Asia-Pacific Media Unions Demand Resolution of Korea Press Freedom Crisis
The International Federation of Journalists (IFJ), UNI Global Union and their affiliates across Asia-Pacific are gravely concerned for journalists and media workers in South Korea who have been sacked and subjected to punitive disciplinary measures due to their courageous struggle for media independence under the Government of Lee Myung Bak.
Thirty-seven international and Asia-Pacific unions of media, graphical and entertainment workers attending the joint IFJ and UNI Global meeting in Bali, Indonesia, on September 29-30 demanded the Lee Government immediately act to restore press freedom in South Korea and direct broadcasters YTN and Munhwa Broadcasting Corporation (MBC) to reinstate sacked journalists.
Eight journalists – including six from YTN and two from MBC – remain dismissed from their jobs because of their role in advocating for press freedom and independent media at the organisations.
About 160 more journalists have suffered disciplinary sanctions since the Lee Government was inaugurated in 2008. The sanctions include suspensions, pay cuts, warnings and probation orders against workers at YTN, MBC and Korean Broadcasting System (KBS).
Affiliates of the IFJ and UNI called on the Government of South Korea to make a public pledge to respect editorial independence of state-controlled media companies, including YTN, MBC and KBS.
The 51 assembled leaders and representatives of IFJ Asia-Pacific, UNI Global Union, UNI-APRO, UNI-MEI (Media, Entertainment and Arts) and UNI Graphical & Packaging supported a resolution stating, “We demand the Government of South Korea takes immediate action to end repression of journalists and media workers who seek to defend the right to an independent and critical media that serves the public interest.
“Members of our unions and organisations across the region and the world are appalled by the backward steps on press freedom in South Korea since 2008, and will be closely observing the situation at YTN, MBC and KBS.”
The six YTN journalists, all members of the house union and the Journalists’ Association of Korea (JAK), an IFJ affiliate, were sacked on October 6, 2008 – almost exactly two years ago.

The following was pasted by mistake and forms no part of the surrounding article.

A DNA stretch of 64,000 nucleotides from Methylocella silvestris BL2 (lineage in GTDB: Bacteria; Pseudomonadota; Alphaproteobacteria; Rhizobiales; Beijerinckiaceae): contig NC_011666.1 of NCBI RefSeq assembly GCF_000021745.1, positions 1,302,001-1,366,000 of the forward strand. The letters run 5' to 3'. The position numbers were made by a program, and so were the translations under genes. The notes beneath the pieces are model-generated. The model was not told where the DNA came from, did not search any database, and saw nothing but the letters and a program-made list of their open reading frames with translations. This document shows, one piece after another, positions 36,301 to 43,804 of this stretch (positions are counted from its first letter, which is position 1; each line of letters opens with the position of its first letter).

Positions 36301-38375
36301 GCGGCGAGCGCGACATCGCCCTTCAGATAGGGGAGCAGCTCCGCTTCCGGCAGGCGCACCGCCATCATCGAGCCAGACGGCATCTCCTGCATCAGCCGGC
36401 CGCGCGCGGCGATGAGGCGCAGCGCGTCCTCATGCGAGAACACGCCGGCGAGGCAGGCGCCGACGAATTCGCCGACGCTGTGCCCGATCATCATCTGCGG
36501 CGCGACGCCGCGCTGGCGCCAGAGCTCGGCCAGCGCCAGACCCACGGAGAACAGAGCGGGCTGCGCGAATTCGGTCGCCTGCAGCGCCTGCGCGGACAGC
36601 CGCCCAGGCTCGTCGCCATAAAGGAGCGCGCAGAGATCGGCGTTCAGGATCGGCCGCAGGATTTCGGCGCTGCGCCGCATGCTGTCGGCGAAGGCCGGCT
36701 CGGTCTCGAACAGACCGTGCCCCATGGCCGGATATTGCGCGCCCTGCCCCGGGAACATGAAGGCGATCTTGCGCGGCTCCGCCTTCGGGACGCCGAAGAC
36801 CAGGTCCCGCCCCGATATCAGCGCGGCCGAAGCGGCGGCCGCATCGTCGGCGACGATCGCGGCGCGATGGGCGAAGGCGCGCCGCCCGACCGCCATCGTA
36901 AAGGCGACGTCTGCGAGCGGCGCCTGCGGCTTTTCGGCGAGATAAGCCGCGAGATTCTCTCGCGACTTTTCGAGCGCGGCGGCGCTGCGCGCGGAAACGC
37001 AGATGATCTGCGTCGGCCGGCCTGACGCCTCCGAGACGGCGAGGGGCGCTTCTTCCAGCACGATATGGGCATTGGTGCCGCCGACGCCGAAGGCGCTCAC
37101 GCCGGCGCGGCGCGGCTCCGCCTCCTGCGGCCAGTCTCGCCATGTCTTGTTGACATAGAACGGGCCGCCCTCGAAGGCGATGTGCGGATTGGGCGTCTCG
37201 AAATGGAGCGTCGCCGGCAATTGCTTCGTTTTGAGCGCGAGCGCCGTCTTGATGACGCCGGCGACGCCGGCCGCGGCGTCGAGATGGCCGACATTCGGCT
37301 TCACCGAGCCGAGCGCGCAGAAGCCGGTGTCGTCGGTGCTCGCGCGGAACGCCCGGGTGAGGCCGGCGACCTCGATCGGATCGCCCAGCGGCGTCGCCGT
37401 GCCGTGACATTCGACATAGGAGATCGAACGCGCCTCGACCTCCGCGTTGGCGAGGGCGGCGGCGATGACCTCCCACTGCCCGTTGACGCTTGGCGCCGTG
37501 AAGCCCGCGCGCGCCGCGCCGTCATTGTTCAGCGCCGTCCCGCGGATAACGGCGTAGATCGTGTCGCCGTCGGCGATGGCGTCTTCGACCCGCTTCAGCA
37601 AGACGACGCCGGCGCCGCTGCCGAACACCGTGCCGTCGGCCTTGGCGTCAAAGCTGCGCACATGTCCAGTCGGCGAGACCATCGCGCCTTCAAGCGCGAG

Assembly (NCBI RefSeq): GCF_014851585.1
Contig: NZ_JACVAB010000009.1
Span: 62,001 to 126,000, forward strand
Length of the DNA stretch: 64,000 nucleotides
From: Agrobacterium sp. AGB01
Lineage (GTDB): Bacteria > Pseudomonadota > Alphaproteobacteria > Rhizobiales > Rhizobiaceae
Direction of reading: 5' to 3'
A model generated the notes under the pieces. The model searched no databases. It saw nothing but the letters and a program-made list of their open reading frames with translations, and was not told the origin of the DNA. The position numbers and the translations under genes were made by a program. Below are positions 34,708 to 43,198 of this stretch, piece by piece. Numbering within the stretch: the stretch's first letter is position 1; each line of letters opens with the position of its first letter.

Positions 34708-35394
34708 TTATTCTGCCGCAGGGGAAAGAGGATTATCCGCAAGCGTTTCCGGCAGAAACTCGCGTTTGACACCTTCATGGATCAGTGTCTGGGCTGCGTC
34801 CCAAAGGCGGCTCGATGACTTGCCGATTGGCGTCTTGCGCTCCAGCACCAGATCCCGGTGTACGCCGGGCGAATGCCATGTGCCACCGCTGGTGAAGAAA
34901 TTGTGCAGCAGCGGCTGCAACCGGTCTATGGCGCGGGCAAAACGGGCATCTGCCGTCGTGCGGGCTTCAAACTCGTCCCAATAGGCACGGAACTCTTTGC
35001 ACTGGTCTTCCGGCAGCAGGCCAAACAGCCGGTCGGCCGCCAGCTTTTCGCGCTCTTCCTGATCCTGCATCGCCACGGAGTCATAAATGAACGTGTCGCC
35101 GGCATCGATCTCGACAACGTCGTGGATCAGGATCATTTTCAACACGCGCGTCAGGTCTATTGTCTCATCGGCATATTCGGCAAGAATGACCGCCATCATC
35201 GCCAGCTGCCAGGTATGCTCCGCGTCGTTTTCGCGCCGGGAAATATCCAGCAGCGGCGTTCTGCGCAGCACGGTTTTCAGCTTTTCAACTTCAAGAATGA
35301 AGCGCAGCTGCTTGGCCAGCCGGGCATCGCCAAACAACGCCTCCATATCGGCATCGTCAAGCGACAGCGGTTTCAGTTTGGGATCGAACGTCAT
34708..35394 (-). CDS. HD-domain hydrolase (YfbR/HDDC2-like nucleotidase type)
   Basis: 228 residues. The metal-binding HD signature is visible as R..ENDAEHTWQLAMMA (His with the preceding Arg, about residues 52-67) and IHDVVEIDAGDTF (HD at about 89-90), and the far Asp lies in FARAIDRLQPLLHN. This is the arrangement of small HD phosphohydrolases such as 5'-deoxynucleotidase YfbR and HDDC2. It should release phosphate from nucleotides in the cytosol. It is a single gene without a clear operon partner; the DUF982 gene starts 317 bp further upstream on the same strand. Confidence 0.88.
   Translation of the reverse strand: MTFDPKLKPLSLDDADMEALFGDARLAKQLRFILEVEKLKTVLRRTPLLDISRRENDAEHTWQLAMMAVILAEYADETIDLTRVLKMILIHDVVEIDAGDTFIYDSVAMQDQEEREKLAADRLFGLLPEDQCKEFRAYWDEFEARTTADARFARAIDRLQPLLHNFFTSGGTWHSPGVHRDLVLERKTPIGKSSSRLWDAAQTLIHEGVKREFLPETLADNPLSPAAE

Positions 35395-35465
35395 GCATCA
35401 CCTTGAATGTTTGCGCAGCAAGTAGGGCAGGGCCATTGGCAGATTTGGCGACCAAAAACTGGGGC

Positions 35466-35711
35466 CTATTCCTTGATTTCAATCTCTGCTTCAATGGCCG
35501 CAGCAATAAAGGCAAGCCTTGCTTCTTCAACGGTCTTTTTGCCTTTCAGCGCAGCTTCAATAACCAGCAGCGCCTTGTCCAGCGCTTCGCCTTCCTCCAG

The Seoul District Court ruled in November 2009 that the dismissals were an abuse of management’s disciplinary discretion.
The court ordered that YTN house union leader Noh Jong Myeon, reporters Hyun Duk Soo, Jo Seung Ho, Woo Jang Kyun, Jeong Yoo Shin and camera operator Kwon Seok Jae be reinstated and receive full compensation for the period during which they were not permitted to work.
YTN management has refused to comply and is appealing the decision.
In June 2010, MBC sacked two journalists - MBC union leader and producer Lee Keun Heng and Jinju MBC union leader and JAK member Jeong Dae Kyun - on the pretext that they were organizing a strike.
The heart of the problems at these broadcasters is the concerns of journalists and their unions about government controls on state media and their diminished independence due to strong ties between high-ranking government officers and media company managements.
Since the Lee Government’s inauguration, former presidential aides and advisers have been appointed to senior positions at major state-controlled media companies, despite the objections of journalists seeking to defend the independence of the broadcasters.
Affiliates of the IFJ and UNI demand YTN withdraw its appeal against the November court order and immediately reinstate the six sacked journalists in accordance with the court ruling.
They note with concern that YTN has failed to honour its April 2009 commitments in an agreement between management and the house union that internal mechanisms be established to ensure editorial independence at the broadcaster. The agreement was made on the understanding that the union would end protests against the appointment of Ku as CEO and that YTN would abide by the court decision and reinstate the sacked journalists.
The IFJ and UNI call on YTN’s management to end the dispute in accordance with the spirit of the April 2009 agreement, as urged by the IFJ throughout 2009.
The IFJ and UNI further call on MBC’s management to guarantee editorial independence and press freedom at the broadcaster, and reinstate the sacked journalist and producer.
The resolution was adopted by the following organisations on 30 September 2010, Bali:
- International Federation of Journalists Asia-Pacific
- UNI Global Union
- UNI Media, Entertainment & Arts
- UNI Graphical & Packaging
- UNI APRO
- Afghan Independent Journalists’ Association
- Aliansi Jurnalis Independen, Indonesia
- All India Newspaper Employees’ Federation
- Asosiasi Serikat Pekerja Indonesia
- Association of Taiwan Journalists
- Bangkok Post LU
- Cambodian Association for the Protection of Journalists
- Engineering, Printing, and Manufacturing Union, New Zealand
- Federation of Independent Media Workers’ Unions, Indonesia
- Free Media Movement, Sri Lanka
- Hong Kong Journalists’ Association
- Indian Journalists’ Union
- Journalists’ Association of Korea
- Maldives Journalists’ Association
- Media, Entertainment & Arts Alliance, Australia
- Maharashtra Media Employees’ Union
- National Alliance of Broadcasting Unions, Philippines
- National Union of Journalists of the Philippines
- National Union of Journalists, India
- National Union of Journalists, Malaysia
- National Union of Media Workers, Korea
- National Union of Newspaper Workers, Malaysia
- Nepal Press Union
- Nepal Television Employees’ Association
- New Zealand Public Service Association
- Pakistan Federal Union of Journalists
- Shimbun Roren - Japan Federation of Newspaper Workers’ Unions
- Sindicato dos Jornalistas de Timor Leste
- Sri Lanka Working Journalists’ Association
- System Television Malaysia Berhad Employees Union - KSKSTMB
- Timor Lorosae Journalists’ Association
- Union of Public Services, Nepal